The Ongoing Saga of Bletchley Park's Survival

Posted on September 29, 2009

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Bletchley Park, which was the codebreaking hub of the Allies during the Second World War and is now a sizeable and very entertaining museum, has had a rough time in recent years. Parts of it are in a dilapidated state and it seems to survive only on charitable donations and the careful devotion of those who work there. Recent news is encouraging: the Heritage Lottery Fund has given a provisional thumbs-up to a grant of around £500,000 (the application has now progressed to the next bidding stage), which is in addition to investment of around £1,000,000 from English Heritage and Milton Keynes Council. This is all good news and I hope more grants will be awarded. After all, the Park puts the cost of genuine renovation at around £10 million, meaning that these grants are still less than one-fifth of what is needed.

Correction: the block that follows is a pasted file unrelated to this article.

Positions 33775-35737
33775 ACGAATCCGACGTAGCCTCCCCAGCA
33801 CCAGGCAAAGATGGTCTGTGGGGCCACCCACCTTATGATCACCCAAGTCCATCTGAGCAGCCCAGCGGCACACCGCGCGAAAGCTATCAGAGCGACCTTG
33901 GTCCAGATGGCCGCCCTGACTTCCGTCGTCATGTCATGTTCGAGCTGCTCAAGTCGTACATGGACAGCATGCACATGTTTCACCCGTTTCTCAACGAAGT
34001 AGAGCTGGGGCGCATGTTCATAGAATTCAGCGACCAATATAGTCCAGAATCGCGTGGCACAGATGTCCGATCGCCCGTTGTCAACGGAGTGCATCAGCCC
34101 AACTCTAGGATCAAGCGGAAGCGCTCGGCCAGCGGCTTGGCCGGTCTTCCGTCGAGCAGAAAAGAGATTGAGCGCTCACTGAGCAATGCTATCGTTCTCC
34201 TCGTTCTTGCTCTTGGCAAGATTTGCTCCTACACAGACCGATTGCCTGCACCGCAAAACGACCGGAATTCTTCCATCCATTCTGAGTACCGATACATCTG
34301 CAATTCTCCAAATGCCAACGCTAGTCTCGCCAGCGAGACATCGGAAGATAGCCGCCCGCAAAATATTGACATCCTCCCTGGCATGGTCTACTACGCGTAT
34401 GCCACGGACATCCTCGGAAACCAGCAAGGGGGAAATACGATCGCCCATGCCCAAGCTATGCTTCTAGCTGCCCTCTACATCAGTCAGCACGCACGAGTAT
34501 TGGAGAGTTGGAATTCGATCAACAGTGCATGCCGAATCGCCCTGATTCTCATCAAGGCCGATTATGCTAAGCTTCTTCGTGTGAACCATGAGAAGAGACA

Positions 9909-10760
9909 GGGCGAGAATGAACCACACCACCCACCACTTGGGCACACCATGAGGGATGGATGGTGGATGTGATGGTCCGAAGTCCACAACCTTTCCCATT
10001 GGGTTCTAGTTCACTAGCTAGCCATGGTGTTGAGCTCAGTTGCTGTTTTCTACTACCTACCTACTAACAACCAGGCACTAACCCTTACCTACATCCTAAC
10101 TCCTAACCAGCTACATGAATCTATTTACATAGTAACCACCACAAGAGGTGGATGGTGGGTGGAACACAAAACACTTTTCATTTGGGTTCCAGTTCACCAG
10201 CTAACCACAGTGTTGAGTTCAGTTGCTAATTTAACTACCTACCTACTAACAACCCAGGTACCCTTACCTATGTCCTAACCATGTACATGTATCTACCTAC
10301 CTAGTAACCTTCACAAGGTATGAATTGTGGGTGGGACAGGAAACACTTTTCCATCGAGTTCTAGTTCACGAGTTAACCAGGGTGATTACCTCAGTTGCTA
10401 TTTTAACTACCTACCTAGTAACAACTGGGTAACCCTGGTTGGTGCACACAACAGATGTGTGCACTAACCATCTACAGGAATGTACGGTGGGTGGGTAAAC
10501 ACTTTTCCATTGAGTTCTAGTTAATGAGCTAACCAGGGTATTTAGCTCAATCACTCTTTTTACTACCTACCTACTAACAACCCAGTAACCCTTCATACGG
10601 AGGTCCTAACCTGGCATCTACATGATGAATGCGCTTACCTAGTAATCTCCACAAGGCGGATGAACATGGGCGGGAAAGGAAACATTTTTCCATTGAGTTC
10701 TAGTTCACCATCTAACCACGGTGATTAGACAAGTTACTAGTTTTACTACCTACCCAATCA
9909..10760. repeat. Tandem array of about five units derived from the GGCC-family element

Whenever I am at Bletchley there the word “potential” is always in my mind. The museum is already a great place to visit with plenty to see, and the whole site covers a sizeable area with much potential for suitable development. As well as the many exhibits from the computer stone age that make Bletchley a technophiles dream, there are also many other exhibits about life during the Second World War (with stacks of contemporary artefacts) for those both at home and away at the front. I think Bletchley Park could be built up into a superb site, and a match for any heritage site in the country.

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